Vaccine strategies: Optimising outcomes.

Wednesday, 30th of November 2016 Print

Vaccine. 2016 Nov 22. pii: S0264-410X(16)31030-1. doi: 10.1016/j.vaccine.2016.10.078. [Epub ahead of print]

Vaccine strategies: Optimising outcomes.

Hardt K1 Bonanni P2 King S3 Santos JI4 El-Hodhod M5 Zimet GD6 Preiss S7.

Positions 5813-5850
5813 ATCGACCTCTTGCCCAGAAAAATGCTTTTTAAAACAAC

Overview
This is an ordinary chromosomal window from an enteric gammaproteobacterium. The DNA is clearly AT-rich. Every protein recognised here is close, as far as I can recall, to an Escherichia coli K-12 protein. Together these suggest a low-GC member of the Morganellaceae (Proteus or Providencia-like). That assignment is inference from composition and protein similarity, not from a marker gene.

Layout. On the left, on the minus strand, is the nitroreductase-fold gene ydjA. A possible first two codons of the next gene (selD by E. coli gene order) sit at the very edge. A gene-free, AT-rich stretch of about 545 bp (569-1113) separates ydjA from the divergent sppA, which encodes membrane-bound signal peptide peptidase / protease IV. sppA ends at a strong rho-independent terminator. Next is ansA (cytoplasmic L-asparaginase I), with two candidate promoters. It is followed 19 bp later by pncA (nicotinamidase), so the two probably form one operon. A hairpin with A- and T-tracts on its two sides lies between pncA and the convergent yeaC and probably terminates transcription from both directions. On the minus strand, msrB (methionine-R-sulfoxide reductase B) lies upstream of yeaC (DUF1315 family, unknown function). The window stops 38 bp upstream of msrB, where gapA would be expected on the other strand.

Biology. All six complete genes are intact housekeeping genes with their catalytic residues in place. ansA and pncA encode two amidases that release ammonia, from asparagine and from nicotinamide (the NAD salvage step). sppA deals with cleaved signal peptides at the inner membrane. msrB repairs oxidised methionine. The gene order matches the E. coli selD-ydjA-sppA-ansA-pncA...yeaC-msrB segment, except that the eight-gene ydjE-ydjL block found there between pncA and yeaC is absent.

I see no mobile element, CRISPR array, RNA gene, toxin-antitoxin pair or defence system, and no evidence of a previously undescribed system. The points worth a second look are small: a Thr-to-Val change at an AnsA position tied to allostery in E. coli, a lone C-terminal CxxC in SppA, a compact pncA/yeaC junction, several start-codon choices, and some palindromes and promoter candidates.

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Successful immunisation programmes generally result from high vaccine effectiveness and adequate uptake of vaccines. In the development of new vaccination strategies the structure and strength of the local healthcare system is a key consideration. In high income countries existing infrastructures are usually used while in less developed countries the capacity for introducing new vaccines may need to be strengthened particularly for vaccines administered beyond early childhood such as the measles or human papillomavirus (HPV) vaccine. Reliable immunisation service funding is another important factor and low income countries often need external supplementary sources of finance. Many regions also obtain support in generating an evidence base for vaccination via initiatives created by organisations including World Health Organization (WHO) the Pan American Health Organization (PAHO) the Agence de Médecine Préventive and the Sabin Vaccine Institute. Strong monitoring and surveillance mechanisms are also required. An example is the efficient and low-cost approaches for measuring the impact of the hepatitis B control initiative and evaluating achievement of goals that have been established in the WHO Western Pacific region. A review of implementation strategies reveals differing degrees of success. For example in the Americas PAHO advanced a measles-mumps-rubella vaccine strategy targeting different population groups in mass catch-up and follow-up vaccination campaigns. This has had much success but coverage data from some parts of the region suggest that children are still not receiving all appropriate vaccines highlighting problems with local service infrastructures. Stark differences in coverage levels are also observed among high income countries as is the case with HPV vaccine implementation in the USA versus the UK and Australia reflecting differences in delivery settings. Experience and research have shown which vaccine strategies work well and the factors that encourage success which often include strong support from government and healthcare organisations as well as tailored culturally-appropriate local approaches to optimise outcomes.


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